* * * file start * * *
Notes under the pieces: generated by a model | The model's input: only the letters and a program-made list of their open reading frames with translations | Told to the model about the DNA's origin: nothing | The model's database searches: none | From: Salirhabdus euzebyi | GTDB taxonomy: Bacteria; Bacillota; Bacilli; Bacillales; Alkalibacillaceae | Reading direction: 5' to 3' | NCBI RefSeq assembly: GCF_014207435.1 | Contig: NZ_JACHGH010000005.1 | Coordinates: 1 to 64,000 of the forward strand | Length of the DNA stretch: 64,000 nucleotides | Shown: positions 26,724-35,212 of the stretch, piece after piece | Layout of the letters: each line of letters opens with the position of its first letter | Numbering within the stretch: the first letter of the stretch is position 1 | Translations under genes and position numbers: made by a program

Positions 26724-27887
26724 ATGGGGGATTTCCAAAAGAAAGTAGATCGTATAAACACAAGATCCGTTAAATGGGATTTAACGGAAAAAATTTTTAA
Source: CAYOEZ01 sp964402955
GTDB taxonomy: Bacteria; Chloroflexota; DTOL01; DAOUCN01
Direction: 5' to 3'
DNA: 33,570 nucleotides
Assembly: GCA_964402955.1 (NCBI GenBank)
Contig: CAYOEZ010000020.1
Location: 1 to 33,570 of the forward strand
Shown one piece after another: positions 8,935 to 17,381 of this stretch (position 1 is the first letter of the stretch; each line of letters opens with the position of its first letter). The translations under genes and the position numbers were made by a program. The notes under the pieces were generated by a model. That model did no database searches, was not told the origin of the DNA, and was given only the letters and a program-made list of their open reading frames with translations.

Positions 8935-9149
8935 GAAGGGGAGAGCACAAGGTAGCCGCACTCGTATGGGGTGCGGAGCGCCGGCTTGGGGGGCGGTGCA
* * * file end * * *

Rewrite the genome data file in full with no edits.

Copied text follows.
Notes under the pieces: generated by a model | The model's input: only the letters and a program-made list of their open reading frames with translations | Told to the model about the DNA's origin: nothing | The model's database searches: none | From: Salirhabdus euzebyi | GTDB taxonomy: Bacteria; Bacillota; Bacilli; Bacillales; Alkalibacillaceae | Reading direction: 5' to 3' | NCBI RefSeq assembly: GCF_014207435.1 | Contig: NZ_JACHGH010000005.1 | Coordinates: 1 to 64,000 of the forward strand | Length of the DNA stretch: 64,000 nucleotides | Shown: positions 26,724-35,212 of the stretch, piece after piece | Layout of the letters: each line of letters opens with the position of its first letter | Numbering within the stretch: the first letter of the stretch is position 1 | Translations under genes and position numbers: made by a program

Positions 26724-27887
26724 ATGGGGGATTTCCAAAAGAAAGTAGATCGTATAAACACAAGATCCGTTAAATGGGATTTAACGGAAAAAATTTTTAA
Source: CAYOEZ01 sp964402955
GTDB taxonomy: Bacteria; Chloroflexota; DTOL01; DAOUCN01
Direction: 5' to 3'
DNA: 33,570 nucleotides
Assembly: GCA_964402955.1 (NCBI GenBank)
Contig: CAYOEZ010000020.1
Location: 1 to 33,570 of the forward strand
Shown one piece after another: positions 8,935 to 17,381 of this stretch (position 1 is the first letter of the stretch; each line of letters opens with the position of its first letter). The translations under genes and the position numbers were made by a program. The notes under the pieces were generated by a model. That model did no database searches, was not told the origin of the DNA, and was given only the letters and a program-made list of their open reading frames with translations.

Positions 8935-9149
8935 GAAGGGGAGAGCACAAGGTAGCCGCACTCGTATGGGGTGCGGAGCGCCGGCTTGGGGGGCGGTGCA